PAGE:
Automation is continuing apace. Before too long we will have self-driving cars, robots running factories, and computers taking over white collar jobs like marking exam papers and legal work. Oxford researchers estimate that 45% of todays jobs will disappear in the next twenty years. Also in this fast changing world hard-earned professional skills can quickly become redundant – driving and legal work follow from the examples I gave above, but there are many, many others. The folks at Singularity University are fond of saying that half life for a skill has dropped from 30 years in the mid-late twentieth century to five years today.
All this means that training for a specific job is highly dangerous. No longer will doing a law or medical degree be safe options. Nor will be people be able to work hard to build a trade and then rest on their laurels.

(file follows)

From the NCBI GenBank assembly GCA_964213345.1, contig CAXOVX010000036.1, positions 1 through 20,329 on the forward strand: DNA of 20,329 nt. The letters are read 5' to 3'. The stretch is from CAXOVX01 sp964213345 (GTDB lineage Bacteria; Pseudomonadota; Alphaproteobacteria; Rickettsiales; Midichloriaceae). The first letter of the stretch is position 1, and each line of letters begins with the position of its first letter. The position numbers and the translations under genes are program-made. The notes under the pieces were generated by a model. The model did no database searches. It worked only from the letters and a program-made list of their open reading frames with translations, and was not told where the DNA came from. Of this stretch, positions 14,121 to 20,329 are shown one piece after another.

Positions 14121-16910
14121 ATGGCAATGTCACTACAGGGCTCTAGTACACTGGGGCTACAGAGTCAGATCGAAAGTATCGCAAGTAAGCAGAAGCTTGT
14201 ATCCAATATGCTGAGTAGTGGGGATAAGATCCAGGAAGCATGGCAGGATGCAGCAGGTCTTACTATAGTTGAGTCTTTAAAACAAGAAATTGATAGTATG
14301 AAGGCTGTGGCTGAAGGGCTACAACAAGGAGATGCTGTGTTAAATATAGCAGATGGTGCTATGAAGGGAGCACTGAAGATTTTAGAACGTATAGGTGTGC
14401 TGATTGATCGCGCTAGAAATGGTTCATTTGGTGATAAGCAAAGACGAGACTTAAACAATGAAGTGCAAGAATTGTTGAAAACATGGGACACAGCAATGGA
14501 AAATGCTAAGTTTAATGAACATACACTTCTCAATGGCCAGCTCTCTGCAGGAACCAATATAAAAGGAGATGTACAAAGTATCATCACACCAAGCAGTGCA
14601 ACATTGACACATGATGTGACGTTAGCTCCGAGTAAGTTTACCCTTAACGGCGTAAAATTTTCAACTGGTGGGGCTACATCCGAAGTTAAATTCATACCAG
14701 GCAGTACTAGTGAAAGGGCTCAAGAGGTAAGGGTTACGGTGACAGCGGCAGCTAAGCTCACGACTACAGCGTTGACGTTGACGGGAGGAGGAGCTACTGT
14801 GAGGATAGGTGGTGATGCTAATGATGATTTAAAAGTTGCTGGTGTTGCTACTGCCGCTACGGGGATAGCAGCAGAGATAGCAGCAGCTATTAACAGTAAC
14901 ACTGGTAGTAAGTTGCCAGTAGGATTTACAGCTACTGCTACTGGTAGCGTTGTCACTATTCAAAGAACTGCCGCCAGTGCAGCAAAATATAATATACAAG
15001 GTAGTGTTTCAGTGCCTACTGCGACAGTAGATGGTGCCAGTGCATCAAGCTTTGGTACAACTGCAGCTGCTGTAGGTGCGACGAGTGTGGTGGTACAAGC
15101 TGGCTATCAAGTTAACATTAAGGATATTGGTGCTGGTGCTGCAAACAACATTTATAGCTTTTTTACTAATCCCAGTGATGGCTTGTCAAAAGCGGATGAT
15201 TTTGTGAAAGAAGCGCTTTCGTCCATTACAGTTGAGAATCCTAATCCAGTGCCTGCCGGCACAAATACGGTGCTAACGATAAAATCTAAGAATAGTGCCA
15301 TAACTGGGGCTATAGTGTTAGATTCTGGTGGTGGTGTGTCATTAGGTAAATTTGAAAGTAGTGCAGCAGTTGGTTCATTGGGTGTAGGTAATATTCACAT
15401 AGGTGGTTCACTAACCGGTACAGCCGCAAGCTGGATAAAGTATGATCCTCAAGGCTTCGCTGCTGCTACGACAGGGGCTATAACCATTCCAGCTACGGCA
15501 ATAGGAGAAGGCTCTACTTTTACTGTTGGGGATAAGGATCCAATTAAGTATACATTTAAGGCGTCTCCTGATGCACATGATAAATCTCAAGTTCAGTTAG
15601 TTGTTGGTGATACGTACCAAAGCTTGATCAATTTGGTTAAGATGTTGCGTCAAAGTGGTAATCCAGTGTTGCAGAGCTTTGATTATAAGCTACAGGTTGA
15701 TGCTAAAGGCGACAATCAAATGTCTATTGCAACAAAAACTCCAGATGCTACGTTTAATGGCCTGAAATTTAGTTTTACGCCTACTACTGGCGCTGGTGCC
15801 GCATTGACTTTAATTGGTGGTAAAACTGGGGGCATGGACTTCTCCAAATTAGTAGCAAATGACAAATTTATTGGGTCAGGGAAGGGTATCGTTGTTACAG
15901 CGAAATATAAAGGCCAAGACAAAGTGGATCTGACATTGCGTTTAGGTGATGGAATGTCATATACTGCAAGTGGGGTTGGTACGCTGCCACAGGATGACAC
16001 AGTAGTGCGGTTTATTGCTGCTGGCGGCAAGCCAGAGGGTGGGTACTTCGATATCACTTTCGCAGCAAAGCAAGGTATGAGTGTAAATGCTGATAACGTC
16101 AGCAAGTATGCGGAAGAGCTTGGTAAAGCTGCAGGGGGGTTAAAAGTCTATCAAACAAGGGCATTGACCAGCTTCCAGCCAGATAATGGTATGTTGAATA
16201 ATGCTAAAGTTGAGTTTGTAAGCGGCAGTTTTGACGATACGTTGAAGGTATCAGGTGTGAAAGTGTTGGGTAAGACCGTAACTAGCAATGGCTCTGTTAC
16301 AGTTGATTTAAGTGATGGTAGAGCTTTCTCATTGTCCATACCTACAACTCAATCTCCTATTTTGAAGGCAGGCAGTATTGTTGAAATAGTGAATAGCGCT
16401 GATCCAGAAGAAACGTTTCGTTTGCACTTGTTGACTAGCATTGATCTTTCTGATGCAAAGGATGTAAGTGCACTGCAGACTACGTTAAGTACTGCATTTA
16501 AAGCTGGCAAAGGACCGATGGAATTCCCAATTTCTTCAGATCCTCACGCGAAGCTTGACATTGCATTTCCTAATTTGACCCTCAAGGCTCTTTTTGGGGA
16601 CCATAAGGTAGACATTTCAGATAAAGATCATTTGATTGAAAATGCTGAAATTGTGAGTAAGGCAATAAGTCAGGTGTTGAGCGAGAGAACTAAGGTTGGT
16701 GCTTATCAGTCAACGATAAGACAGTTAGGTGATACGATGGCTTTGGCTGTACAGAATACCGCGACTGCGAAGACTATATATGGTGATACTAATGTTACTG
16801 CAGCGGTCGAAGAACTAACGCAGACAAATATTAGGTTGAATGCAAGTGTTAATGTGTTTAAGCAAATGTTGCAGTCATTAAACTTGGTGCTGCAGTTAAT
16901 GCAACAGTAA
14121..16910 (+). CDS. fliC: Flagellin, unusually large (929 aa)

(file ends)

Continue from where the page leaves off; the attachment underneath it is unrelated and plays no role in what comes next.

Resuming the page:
In the future success is going to go more to people who have a good ability to learn, and who are happy to keep evolving their skill set to stay relevant. So we should be teaching our kids how to learn and instilling a thirst for knowledge. It’s not just our kids either. If 45% of jobs are going to disappear in the next twenty years then there will be a lot of people who need help learning something new to get back into the workforce. Teaching them how to learn and how to stay relevant is a much smarter idea than teaching them a new skill which may well itself become redundant.
We should also try to ensure our kids have social skills, self-awareness and a conscience. In a world of fast change and automation those who get on with others, are prepared to look at themselves critically, and genuinely want to do good work will prosper whilst those who try to duck and dive or game the system will increasingly find that their tricks don’t work.